Michael Morris, 3rd Baron Killanin bigraphy, stories - Journalists

Michael Morris, 3rd Baron Killanin : biography

30 July 1914 - 25 April 1999

Michael Morris, 3rd Baron Killanin, MBE, TD (30 July 1914 – 25 April 1999), was an Irish journalist, author, sports official, and the sixth President of the International Olympic Committee (IOC). He succeeded his uncle as Baron Killanin in the Peerage of the United Kingdom in 1927, which allowed him to sit in the House of Lords at the Palace of Westminster as Lord Killanin upon turning 21.

Film

Lord Killanin was also a director of many companies and dabbled in the film industry, collaborating with his lifelong friend, John Ford, on The Quiet Man. He also produced films, including The Playboy of the Western World and The Rising of the Moon.

Death

Killanin died at his home in Dublin aged 84 and, following a bilingual funeral Mass at St Enda's Church in Spiddal, County Galway, he was buried in the family vault in the New Cemetery, Galway.

President of the IOC

During his presidency, the Olympic movement experienced a difficult period, dealing with the financial flop of the 1976 Montréal Olympics and the boycotts of the 1980 Moscow Olympics. Denver, originally selected to host the 1976 Winter Olympics, withdrew and had to be replaced by Innsbruck. The cities of Lake Placid and Los Angeles were chosen for 1980 Winter and 1984 Summer Games by default due to a lack of competing bids. Killanin resigned just before the Moscow Olympics in 1980, and his position was taken over by Juan Antonio Samaranch.

Early life

Morris was born in London. The son of Irish catholic Lt. Col. The Hon. George Morris who was from Spiddal in Co. Galway. The Morrises were one of the fourteen families making up 'the Tribes of Galway'. His mother was Dora Wesley Hall, an Australian by birth, whose family was from Herefordshire in England. His father was killed in action near Villers-Cotterêts, France, on 1 September 1914 while commanding the Irish Guards. He was educated at Eton College, the Sorbonne in Paris and then Magdalene College, Cambridge, where he was President of the renowned Footlights dramatic club. In the mid-1930s, he began his career as a journalist on Fleet Street, working for the Daily Express, the Daily Sketch and subsequently the Daily Mail. In 1937–38, he was war correspondent during the Second Sino-Japanese War.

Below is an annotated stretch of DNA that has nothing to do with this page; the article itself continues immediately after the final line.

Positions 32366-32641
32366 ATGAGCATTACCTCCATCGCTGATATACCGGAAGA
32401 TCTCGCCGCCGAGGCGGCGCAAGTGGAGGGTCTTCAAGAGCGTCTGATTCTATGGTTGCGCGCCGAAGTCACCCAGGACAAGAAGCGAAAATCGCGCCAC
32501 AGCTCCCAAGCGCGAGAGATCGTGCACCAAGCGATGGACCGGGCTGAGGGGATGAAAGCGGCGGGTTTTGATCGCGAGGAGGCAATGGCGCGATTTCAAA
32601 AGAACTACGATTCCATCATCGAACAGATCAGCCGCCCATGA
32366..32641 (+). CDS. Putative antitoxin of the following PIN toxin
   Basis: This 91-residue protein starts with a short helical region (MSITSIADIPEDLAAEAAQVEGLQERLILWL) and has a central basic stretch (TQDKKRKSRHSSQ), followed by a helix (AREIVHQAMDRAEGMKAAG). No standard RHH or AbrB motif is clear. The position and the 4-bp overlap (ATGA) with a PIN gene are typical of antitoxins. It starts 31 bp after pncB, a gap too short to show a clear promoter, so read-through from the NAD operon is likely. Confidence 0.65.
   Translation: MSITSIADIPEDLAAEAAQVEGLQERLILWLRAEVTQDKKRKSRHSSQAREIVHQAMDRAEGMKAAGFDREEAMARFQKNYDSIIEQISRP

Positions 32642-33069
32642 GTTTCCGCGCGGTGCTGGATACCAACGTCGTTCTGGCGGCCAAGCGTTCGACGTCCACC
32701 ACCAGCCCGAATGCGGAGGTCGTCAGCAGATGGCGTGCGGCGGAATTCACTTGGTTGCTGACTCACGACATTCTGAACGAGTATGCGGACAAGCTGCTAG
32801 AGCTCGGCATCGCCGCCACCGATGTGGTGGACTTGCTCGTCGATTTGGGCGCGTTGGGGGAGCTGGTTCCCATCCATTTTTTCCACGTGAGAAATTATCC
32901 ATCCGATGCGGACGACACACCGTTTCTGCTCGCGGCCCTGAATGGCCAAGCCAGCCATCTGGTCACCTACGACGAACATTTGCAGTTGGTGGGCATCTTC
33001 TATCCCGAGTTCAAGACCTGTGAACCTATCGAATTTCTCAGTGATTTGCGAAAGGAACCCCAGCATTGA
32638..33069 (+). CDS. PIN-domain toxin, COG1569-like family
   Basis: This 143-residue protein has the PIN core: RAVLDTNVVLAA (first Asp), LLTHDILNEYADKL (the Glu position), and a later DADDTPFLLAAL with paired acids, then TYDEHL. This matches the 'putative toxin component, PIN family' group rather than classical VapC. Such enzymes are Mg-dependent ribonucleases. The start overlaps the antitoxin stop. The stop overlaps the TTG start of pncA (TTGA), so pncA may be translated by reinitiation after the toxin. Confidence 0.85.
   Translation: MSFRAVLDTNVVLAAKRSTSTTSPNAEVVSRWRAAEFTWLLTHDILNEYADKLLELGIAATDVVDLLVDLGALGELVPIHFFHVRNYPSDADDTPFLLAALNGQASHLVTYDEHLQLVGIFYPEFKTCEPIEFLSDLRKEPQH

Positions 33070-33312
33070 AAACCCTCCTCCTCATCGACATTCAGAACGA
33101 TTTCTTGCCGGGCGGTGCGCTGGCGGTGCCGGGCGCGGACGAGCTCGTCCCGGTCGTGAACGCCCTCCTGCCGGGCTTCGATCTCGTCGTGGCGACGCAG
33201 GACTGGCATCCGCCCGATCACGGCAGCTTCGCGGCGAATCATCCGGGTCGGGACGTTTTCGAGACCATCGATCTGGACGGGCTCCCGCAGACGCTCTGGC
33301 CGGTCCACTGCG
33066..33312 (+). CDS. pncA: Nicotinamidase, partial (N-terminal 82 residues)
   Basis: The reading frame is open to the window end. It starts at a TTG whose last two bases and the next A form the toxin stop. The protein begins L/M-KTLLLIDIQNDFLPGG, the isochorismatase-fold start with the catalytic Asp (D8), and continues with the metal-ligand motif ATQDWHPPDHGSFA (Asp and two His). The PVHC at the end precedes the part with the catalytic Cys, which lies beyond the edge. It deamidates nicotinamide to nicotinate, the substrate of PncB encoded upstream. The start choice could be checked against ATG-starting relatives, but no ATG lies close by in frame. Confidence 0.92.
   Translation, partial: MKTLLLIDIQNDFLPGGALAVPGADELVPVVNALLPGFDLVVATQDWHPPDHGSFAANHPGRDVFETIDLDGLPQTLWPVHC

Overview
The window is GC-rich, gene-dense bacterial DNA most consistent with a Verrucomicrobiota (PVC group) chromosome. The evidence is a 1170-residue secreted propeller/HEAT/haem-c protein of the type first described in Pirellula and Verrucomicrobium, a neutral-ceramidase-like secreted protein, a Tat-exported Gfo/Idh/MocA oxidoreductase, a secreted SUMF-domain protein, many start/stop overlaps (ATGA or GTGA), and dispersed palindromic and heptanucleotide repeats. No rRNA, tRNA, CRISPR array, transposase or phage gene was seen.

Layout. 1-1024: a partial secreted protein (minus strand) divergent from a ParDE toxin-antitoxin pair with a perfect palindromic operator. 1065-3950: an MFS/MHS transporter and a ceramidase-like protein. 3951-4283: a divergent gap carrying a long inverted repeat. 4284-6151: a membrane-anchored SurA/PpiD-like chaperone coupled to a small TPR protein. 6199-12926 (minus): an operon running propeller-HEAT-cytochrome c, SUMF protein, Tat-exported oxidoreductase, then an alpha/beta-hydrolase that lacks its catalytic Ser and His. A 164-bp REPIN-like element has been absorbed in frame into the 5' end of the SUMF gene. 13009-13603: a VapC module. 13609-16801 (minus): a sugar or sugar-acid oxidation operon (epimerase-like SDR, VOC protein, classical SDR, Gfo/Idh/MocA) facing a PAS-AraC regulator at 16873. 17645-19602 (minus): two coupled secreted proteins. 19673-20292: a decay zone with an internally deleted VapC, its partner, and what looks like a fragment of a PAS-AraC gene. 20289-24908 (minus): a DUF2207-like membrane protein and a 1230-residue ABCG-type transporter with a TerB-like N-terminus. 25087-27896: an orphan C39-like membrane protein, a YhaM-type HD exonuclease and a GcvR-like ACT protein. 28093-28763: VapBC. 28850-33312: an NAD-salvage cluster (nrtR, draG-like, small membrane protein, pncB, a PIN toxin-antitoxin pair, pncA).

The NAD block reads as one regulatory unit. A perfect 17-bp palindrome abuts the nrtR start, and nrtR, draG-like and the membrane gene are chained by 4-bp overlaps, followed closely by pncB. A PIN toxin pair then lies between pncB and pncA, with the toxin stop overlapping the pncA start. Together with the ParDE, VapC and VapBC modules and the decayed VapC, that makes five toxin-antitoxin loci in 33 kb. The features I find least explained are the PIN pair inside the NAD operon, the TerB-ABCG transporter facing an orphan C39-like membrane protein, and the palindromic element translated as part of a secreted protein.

Other positions

Killanin served as Honorary Consul-General of Monaco in Ireland from 1961 to 1984.

Military career

In November 1938, the young Lord Killanin was commissioned into the Queen's Westminsters, a territorial unit of the British Army, where he was responsible for recruiting fellow journalists and friends who were musicians and actors. He reached the rank of Major and took part in the planning of D-Day and the Battle of Normandy in 1944, acting as Brigade Major for the 30th Armoured Brigade, part of the 79th Armoured Division. He was appointed, due to the course of operations, a Member of the Order of the British Empire (MBE). After being demobilised, he went to Ireland. He resigned his TA commission in 1951.

Resources

  • . The Guardian obituary. Retrieved: 2010-10-23.
  • by Richard Goldstein (two pages). New York Times obituary, 26 April 1999. Retrieved: 2010-10-23.
  • An Irishman and his family: Lord Morris and Killanin, by Maud Wynne. Publisher: J. Murray (1937).
  • Lord Killanin (1914–1999), Maire Boran, Journal of the Galway Archaeological and Historical Society, Volume 53, 2001, 218–19.

Family

Lord Killanin married (Mary) Sheila Cathcart Dunlop (1918–2007), MBE, of Oughterard, County Galway, in 1945. She was the granddaughter of Henry Wallace Doveton Dunlop, who built Lansdowne Road Rugby Ground in Ballsbridge, Dublin, in 1872. Her father was The Very Rev. Canon Douglas Lyall Chandler Dunlop, Church of Ireland Rector of Oughterard. Lord and Lady Killanin had three sons, George Redmond ("Red"), Michael ("Mouse"), and John, and a daughter, Deborah.. Sunday Independent, 2007-03-04. Retrieved 23 October 2010.. Irish Independent, 1999-04-30. Retrieved 23 October 2010.

Living octopus

Living octopus

In countries which are located near sea coasts, sea food is an important part of national cuisine